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Herschel 400 Observing Guide
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Herschel 400 Observing Guide

by Steve O'Meara
 

The Herschel 400 is a list of 400 galaxies, nebulae, and star clusters, picked from over 2,500 deep-sky objects discovered and catalogued by the great eighteenth-century astronomer Sir William Herschel and his sister Caroline. It comprises 231 galaxies, 107 open clusters, 33 globular clusters, 20 planetary nebulae, 2 halves of a single planetary nebula, and 7

Overview

The Herschel 400 is a list of 400 galaxies, nebulae, and star clusters, picked from over 2,500 deep-sky objects discovered and catalogued by the great eighteenth-century astronomer Sir William Herschel and his sister Caroline. It comprises 231 galaxies, 107 open clusters, 33 globular clusters, 20 planetary nebulae, 2 halves of a single planetary nebula, and 7 bright nebulae. In this guide Steve O'Meara takes the observer through the list, season by season, month by month, night by night, object by object. He works through the objects in a carefully planned and methodical way, taking in some of the most dramatic non-Messier galaxies, nebulae, and star clusters in the night sky. Ideal for astronomers who have tackled the Messier objects, this richly illustrated guide will help the amateur astronomer hone their observing skills.

Editorial Reviews

From the Publisher
"O'Meara takes a list of admittedly faint objects and injects new life into them. Right or wrong, many amateur astronomers won't consider you a top-level observer until you've completed the Herschel 400. Don't do it for them, however. Pick up this book, set up your telescope, and do it for yourself. It's a lot of fun."
Michael Bakich, Astronomy Online

'O'Meara is well known for his columns in both Sky & Telescope and Astronomy magazines as well as his previous three books on deep-sky observing. The Herschel guide is a bit different from his previous ones as, due to the larger number of objects presented, there are only short descriptions of each one along with an image from the DSS. The book starts with a short introduction to deep-sky observing and then the meat of the book is divided into ... sections that cover when to observe objects by season. ... it is a far better guide to the Herschel objects that the one available from the AL. It is well presented ... to be recommended to observers looking for an organized project with medium-sized telescopes after completing the Messier list.' The Observatory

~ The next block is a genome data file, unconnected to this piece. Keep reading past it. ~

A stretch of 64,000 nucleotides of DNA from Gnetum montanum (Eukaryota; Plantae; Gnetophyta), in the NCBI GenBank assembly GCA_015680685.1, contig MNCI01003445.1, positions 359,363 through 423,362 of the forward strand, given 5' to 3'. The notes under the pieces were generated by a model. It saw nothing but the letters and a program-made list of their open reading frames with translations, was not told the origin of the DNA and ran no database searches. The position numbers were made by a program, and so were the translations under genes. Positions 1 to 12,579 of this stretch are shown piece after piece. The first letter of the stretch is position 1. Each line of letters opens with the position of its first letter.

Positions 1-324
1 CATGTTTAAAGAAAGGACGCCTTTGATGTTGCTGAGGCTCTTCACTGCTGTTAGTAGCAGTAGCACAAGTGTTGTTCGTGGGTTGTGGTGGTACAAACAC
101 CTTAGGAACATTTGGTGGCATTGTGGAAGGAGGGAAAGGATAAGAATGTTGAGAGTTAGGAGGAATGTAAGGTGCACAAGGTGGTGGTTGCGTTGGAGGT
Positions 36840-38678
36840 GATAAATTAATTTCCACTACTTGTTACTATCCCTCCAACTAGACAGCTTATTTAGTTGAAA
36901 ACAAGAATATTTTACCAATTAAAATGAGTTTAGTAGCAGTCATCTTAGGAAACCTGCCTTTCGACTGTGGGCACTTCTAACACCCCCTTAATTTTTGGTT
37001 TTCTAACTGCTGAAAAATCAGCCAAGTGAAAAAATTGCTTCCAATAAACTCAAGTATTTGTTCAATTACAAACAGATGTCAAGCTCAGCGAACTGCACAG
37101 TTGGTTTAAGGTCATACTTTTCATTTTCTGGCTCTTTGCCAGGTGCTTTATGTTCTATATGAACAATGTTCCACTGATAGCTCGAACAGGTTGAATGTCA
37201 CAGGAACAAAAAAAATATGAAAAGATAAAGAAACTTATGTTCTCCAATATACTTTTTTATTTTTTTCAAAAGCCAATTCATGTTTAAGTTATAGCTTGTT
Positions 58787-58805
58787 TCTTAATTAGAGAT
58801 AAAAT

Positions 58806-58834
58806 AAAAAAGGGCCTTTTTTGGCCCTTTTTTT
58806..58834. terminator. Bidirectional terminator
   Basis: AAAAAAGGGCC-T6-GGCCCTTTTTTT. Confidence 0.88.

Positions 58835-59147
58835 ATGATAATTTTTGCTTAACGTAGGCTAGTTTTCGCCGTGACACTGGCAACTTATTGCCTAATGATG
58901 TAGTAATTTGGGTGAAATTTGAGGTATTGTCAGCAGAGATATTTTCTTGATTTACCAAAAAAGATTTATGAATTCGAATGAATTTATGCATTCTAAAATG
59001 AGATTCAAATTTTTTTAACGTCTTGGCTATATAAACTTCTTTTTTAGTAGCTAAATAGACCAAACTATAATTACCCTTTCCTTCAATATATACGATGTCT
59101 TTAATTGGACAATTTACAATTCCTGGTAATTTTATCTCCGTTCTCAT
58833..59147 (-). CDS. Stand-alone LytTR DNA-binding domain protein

"The layout is very well thought out. ... The book is very well indexed to ensure that there is no difficulty in locating objects. ... [The author] works through the objects in a carefully planned and methodical way, ensuring that a minimum of telescope time is employed both in locating objects and in moving from one object to the next. The author explains clearly how to locate each object and gives a short description. ... I would recommend this book to experienced observers who wish to progress beyond the Messier and the Caldwell objects." - Alex Crowther, Astronomy & Space

"...a very good book, whose main strength is its instructions for locating objects. Even if you are not interested in seeing all the Herschel 400 objects, I recommend it as a good mid-range guide to the deep sky." —Journal of the British Astrological Association

Product Details

ISBN-13:
9781107632004
Publisher:
Cambridge University Press
Publication date:
03/31/2013
Edition description:
Reprint
Pages:
380
Product dimensions:
8.60(w) x 10.70(h) x 0.90(d)

Meet the Author

Steve O'Meara earned a Bachelor of Science degree from Northeastern University and has spent much of his career on the editorial staff of Sky & Telescope magazine.The Texas Star Party gave him its Omega Centauri Award for 'advancing astronomy through observation, writing, and promotion, and for his love of the sky,' and the International Astronomical Union named asteroid 3637 O'Meara in his honor. Among his many astronomical achievements, he was the first to sight Halley's Comet on its 1985 return; he noticed the dark 'spokes' in Saturn's B ring before the Voyager 1 spacecraft imaged them; and he was the first person to determine the rotation period of the distant planet Uranus. A superb writer, photographer and naturalist, Steve O'Meara enjoys traveling the world with his wife, Donna Donovan O'Meara, to document volcanic eruptions. Their work has appeared in the National Geographic magazine, and on television. He is sought after internationally for his dynamic lectures on astronomy and volcano topics. Steve is also a contract videographer for National Geographic Digital Motion.

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